58,911 reputation
53798
bio website
location
age
visits member for 2 years, 4 months
seen 3 hours ago

17h
comment Show that the set of all finite subsets of $\mathbb{N}$ is countable.
@Mark: Not that it's probably relevant to the OP, but a countable union of finite sets needn't be countable in general without sufficient Choice. Here, of course, we're dealing with well-ordered finite sets, so it works out.
Jul
23
revised Are there real-life relations which are symmetric and reflexive but not transitive?
added 75 characters in body
Jul
19
revised How can I show that the closure of the set $\Phi = \{1, 2, 3, 4,\ldots\}$ is the set itself?
added 1 character in body
Jul
7
comment Alternatives to quotient rule
Oops! That's what I get for trying to do this while half-asleep. That should be $$\frac{5x-5a+5a^2x-5ax^2}{(1+x^2)(1+a^2)(x-a)},$$ instead.
Jul
7
comment Alternatives to quotient rule
You're almost there in your second-to-last step! Instead, rearrange it as $$\frac{5x-5a+5a^2x-5ax^2}{x-a},$$ and try factoring the top by grouping from there. See if that gets you the rest of the way, but let me know if you get stuck again.
Jul
7
revised Alternatives to quotient rule
added 42 characters in body
Jul
7
answered Alternatives to quotient rule
Jul
6
comment My proof is wrong, can anyone tell me why?
Oliver: I believe what @André is trying to say is that we must restrict which pairs of integers we're looking at. In particular, we need to look at $x,y\in\Bbb Z$ such that $x+y\neq-1.$ Given that restriction, we will have $x(x+1)=y(y+1)$ if and only if $x=y.$
Jul
6
revised My proof is wrong, can anyone tell me why?
added 271 characters in body
Jul
6
comment My proof is wrong, can anyone tell me why?
If you want to disprove a universal statement, then all you have to do is find one counterexample. If you wish to disprove the universal statement $$\forall x\in\Bbb Z,\forall y\in\Bbb Z,[x^2-y^2=0]\iff[x-y=0],$$ for example, then you need to find some $x,y\in\Bbb Z$ for which the biconditional $$[x^2-y^2=0]\iff[x-y=0]$$ does not hold. One of the conditionals will always hold, so you'd need to find $x,y\in\Bbb Z$ such that $x^2-y^2=0$ and $x-y\neq0.$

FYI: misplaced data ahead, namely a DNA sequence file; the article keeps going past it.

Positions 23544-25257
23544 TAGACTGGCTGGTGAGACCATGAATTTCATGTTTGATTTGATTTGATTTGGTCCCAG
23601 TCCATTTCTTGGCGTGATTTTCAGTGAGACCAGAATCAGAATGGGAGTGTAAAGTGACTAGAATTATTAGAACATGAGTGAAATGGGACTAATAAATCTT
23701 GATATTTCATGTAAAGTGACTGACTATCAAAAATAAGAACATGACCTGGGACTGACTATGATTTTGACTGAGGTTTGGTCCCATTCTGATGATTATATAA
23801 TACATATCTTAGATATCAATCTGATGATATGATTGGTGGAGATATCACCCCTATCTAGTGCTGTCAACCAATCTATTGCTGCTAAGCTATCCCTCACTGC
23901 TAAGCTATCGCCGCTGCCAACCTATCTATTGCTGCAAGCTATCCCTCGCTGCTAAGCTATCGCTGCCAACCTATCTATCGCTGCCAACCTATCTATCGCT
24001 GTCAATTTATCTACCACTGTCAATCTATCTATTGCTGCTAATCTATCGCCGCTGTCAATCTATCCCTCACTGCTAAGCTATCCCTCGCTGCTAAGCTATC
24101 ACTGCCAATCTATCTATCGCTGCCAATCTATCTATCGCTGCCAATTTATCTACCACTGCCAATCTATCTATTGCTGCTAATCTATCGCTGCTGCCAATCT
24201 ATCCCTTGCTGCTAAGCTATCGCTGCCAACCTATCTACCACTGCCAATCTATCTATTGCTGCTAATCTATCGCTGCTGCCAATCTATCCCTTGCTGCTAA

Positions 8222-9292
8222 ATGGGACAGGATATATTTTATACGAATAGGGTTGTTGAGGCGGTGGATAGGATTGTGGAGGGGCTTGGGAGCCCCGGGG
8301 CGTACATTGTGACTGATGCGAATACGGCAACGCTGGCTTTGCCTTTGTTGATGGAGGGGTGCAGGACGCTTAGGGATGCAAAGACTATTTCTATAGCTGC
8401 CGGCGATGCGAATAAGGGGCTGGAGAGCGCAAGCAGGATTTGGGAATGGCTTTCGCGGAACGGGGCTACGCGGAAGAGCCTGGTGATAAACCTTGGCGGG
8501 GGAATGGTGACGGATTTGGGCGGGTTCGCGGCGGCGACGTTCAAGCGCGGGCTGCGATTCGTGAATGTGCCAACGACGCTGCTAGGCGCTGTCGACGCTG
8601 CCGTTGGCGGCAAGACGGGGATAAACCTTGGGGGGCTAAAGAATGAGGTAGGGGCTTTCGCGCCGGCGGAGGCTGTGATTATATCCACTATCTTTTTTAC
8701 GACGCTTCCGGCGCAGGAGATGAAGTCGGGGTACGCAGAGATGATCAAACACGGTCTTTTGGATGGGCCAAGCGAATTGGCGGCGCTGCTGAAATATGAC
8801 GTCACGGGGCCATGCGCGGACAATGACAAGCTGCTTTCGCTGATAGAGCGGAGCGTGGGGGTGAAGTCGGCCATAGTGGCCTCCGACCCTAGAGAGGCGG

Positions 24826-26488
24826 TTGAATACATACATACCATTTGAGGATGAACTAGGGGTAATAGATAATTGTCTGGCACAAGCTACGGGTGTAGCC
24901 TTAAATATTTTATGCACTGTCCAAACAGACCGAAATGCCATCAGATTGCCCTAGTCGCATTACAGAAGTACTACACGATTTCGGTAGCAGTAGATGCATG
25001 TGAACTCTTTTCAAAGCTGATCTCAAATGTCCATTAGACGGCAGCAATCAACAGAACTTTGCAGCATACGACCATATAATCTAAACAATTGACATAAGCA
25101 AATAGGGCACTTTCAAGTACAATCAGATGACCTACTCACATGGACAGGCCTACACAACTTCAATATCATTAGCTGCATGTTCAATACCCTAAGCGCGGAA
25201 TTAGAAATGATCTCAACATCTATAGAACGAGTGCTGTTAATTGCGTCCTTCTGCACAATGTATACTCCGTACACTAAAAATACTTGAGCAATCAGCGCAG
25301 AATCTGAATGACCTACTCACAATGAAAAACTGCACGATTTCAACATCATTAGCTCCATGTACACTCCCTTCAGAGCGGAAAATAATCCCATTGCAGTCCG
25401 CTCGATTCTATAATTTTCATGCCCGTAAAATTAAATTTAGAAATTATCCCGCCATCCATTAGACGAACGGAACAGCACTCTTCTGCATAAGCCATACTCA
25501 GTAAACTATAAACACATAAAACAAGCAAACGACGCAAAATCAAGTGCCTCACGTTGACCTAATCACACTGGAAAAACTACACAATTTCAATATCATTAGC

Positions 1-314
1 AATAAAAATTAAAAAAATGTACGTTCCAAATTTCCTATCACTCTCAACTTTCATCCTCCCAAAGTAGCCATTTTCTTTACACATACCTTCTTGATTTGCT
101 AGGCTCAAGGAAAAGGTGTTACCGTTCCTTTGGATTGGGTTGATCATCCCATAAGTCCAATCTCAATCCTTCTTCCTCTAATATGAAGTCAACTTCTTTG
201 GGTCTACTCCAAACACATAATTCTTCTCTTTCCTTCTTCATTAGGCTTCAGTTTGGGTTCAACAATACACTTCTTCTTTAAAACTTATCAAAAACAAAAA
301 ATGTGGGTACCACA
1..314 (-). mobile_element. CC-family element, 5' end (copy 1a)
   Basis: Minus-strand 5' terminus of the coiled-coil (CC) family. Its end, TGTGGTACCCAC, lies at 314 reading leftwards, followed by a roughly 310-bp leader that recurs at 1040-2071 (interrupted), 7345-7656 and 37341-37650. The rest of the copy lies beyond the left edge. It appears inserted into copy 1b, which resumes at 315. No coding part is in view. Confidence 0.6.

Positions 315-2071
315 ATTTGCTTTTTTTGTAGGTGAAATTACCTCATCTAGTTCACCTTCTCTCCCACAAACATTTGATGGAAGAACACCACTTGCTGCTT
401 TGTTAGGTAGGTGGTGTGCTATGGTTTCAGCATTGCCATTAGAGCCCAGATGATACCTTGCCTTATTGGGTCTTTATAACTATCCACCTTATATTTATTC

Jul
6
revised My proof is wrong, can anyone tell me why?
added 500 characters in body
Jul
6
answered My proof is wrong, can anyone tell me why?
Jul
2
comment Basic calculation with root roots and power
You're very welcome! (Apologies for not responding sooner.)
Jul
2
awarded  Curious
Jul
2
awarded  Inquisitive
Jul
2
comment increasing sequence in $\omega_1$
It certainly does. Let's call the subset $S.$ To confirm it as an initial segment of $\omega_1,$ you need only show that if $\alpha,\beta\in\omega_1$ with $\alpha<\beta$ and $\beta\in S,$ then $\alpha\in S.$ In the case that $\beta\neq b,$ this is fairly trivial, and not too much harder when $\beta=b.$
Jul
1
comment increasing sequence in $\omega_1$
The cofinality of $\omega_1$ is equal to $\omega$ if and only if $\omega_1$ is a countable union of countable sets, no?
Jul
1
revised increasing sequence in $\omega_1$
added 115 characters in body
Jul
1
comment increasing sequence in $\omega_1$
Apologies for the first version of the answer. It was patently incorrect, in addition to being overly advanced. Please see my corrected and improved answer, and let me know if you've any questions.
Jul
1
revised increasing sequence in $\omega_1$
added 700 characters in body